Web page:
Bookish Things

by Megan
{Image credit: Thought Catalog on Unsplash}

I’m a proud book nerd. I adore books, and always have at least two or three on the go at any one time. During my Big Year, I’ve decided to keep track of the books I’ve read, the quotes I love and other bookish things that cross my path…

Books I’ve read (since 1 January 2019) – 

  • The Poisonwood Bible – Barbara Kingsolver. My second time reading this, and I think it was even better than the first.
  • Britt Marie was Here – Fredrick Bachman. If you like this, try Eleanor Oliphant is Completely Fine by Gail Honeyman.
  • The Signature of All Things – Elizabeth Gilbert. Her first non-fiction book that I’ve read, and I must say I was pleasantly surprised.
{Image credit: Masaaki Komori on Unsplash}
  • Circles in a Forest – Dalene Matthee. A South African classic which I felt inspired to read after our walk in the Knysna Forest (which served as inspiration for her books).
  • Nine Perfect Strangers – Liane Moriarty. Could not put this down and devoured it in two days. Easy reading, and a good story.
  • 12 Rules for Life – Jordan B. Peterson. I really wanted to love this book, but honestly, I found myself wading through it, re-reading the same sentences over and over to try and make sense of them because my attention had drifted again. Maybe I’m just not in the right head space for it right now. Strike this one from the list.
  • The Lakehouse – Kate Morton. This is the third book of hers that I’ve read, and it delivers on the same formula – a number of mysteries woven throughout the story, red herrings littering the pages and all the loose ends neatly tied up in the last thirty or so pages. I love her books for their easy reading style, although I’m starting to see through the red herrings and wouldn’t mind if at least one stone remained unturned. Just for fun.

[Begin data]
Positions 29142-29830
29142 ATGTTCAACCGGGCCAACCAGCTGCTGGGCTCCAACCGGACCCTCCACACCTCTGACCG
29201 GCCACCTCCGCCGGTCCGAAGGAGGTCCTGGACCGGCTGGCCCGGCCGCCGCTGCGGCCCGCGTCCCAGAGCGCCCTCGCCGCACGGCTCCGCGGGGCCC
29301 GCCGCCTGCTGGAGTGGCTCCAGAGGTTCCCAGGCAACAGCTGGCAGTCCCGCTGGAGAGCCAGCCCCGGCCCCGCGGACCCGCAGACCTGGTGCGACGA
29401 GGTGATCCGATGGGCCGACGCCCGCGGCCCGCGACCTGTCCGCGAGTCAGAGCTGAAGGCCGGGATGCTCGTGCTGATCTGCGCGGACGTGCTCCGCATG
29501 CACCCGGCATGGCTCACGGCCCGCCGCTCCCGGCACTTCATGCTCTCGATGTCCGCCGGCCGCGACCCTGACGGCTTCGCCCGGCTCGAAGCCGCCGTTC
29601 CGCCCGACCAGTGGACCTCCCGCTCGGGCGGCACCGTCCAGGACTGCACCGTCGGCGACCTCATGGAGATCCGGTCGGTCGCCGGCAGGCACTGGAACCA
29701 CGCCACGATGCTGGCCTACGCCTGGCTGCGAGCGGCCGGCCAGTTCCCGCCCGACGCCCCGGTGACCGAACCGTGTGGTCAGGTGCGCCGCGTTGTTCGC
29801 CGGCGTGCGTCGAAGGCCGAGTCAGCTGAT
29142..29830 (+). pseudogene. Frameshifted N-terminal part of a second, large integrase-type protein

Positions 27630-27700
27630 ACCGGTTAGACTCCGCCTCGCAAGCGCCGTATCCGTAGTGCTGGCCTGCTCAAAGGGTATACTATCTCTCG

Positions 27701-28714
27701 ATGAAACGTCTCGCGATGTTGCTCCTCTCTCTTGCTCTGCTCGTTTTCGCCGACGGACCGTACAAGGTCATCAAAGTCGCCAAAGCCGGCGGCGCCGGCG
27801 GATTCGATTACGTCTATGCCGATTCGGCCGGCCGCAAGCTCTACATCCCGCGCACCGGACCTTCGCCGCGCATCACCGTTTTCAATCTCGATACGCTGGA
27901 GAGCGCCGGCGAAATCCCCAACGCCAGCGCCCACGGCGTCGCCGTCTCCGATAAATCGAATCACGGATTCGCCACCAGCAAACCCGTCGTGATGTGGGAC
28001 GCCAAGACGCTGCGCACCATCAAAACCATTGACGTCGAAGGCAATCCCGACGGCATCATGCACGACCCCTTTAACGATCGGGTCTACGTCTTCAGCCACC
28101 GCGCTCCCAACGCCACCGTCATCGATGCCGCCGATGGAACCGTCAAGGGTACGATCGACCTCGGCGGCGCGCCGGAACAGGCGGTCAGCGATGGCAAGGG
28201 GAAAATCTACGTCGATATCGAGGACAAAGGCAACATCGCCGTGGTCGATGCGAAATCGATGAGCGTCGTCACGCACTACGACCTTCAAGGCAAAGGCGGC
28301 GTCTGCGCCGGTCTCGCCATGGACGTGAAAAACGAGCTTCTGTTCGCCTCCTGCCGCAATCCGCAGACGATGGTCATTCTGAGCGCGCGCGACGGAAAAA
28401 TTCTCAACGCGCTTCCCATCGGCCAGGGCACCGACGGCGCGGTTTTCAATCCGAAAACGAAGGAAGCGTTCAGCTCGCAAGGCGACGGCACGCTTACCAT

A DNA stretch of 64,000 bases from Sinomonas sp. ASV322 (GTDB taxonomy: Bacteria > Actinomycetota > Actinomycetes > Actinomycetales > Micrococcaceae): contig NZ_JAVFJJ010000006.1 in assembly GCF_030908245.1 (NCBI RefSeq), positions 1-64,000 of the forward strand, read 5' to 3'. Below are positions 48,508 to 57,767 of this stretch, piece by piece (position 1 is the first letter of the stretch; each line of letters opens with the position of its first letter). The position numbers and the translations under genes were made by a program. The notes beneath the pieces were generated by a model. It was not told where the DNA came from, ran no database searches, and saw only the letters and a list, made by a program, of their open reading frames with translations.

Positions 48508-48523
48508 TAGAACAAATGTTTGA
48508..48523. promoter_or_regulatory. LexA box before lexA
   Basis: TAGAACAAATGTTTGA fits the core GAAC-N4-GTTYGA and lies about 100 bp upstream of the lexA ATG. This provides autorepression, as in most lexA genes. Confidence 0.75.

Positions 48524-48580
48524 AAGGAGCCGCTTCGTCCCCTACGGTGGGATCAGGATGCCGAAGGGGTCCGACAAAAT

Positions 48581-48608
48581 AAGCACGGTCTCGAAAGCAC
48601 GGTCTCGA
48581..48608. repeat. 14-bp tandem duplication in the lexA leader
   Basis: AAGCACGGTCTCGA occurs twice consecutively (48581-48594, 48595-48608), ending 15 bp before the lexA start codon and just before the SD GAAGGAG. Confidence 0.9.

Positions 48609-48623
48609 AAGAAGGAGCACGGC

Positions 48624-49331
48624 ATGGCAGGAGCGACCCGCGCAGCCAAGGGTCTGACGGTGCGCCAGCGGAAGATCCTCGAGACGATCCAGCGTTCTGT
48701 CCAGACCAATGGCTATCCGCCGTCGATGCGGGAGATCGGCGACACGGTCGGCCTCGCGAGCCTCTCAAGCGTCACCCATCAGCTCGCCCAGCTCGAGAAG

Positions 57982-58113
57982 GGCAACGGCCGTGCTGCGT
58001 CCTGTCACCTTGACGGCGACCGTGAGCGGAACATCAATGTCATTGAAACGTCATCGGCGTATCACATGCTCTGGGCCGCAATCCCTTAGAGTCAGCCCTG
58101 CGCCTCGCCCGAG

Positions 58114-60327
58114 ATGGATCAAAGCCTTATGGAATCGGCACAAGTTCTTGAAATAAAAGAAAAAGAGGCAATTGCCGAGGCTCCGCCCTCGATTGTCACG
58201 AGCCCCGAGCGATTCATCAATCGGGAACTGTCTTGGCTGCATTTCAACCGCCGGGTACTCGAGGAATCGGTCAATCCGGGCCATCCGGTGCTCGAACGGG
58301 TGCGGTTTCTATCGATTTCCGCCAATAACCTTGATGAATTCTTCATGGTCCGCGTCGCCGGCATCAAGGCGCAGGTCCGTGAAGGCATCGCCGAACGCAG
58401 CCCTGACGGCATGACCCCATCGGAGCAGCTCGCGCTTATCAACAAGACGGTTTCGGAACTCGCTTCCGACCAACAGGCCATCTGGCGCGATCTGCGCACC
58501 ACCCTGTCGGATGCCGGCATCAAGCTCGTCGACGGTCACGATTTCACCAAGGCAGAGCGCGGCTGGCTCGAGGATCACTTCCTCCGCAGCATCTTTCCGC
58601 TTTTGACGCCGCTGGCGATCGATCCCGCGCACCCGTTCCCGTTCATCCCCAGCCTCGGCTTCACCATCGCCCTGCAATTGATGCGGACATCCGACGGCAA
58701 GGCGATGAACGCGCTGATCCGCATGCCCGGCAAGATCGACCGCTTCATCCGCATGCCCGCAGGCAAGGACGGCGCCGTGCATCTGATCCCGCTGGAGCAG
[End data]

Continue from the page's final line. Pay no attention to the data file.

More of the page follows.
• My name is Lucy Barton – Elizabeth Strout. Honestly, I don’t know what to make of this book. It’s a rambling account of Lucy Barton and her memories, no real story or plot. It’s beautifully written, but I’m not sure what the point of it is. I’ll have to read another one of her books for some context to her writing, I think…
Read on location in Ubud, Bali
  • Circling the Sun – Paula McLain. I absolutely loved The Paris Wife,and stumbled on this book in the public bookshelf of the resort in Bali. It’s the story of Beryl Markham and her life in the Kenya of the 1920s and ’30s. Aviator, racehorse trainer, friend of Karen Blixen (Out of Africa) and lover of Denys Finch Hatton. If you loved Out of Africa, you’ll love this!
  • Into the Water – Paula Hawkins. I really enjoyed this. I loved Girl on the Train, and although this wasn’t quite as good, it was chilling, creepy and a page-turner.
  • The Me, Without – Jaqueline Raposo. I picked this up at the airport on the way to Heron Island, and was intrigued. The book chronicles the author’s search for self-improvement by making one small change at a time. I found her so relateable, and her writing both honest and inspiring. I am still thinking about (and implementing) some of the insights she shares in this book.
  • Memories of Midnight – Sydney Sheldon. I picked this up on the bookshelf at Heron Island for some mindless escapism. Reminded me of my Sydney Sheldon phase when I was a teenager.
  • Slouching Towards Bethlehem – Joan Didion. A collection of essays written in the sixties. A bit hit and miss, I skipped over some entirely and reread a few more than once.
  • Rebecca – Daphne du Maurier. I’d never read this and I devoured it in one night and day. Absolutely loved it
  • Inspired by my foray into the classics, I took Emma (Jane Austen) out from the library. Fun, and light-hearted. I love period novels, although this wasn’t one of my favourites…
  • The Woman who went to bed for a year – Sue Townsend. A quirky read which seems somewhat superficial, maybe even silly – but draws you into a host of complex feelings about the protoganist who has taken to her bed for a year.
  • Anne Frank: The Diary of a Young Girl. A re-read, and one that needs no further explanation.
  • Paris Letters – Janice Macleod. One of those delightfully inspiring books that leaves you feeling that you should also pack up your life and move to Paris, as the author did.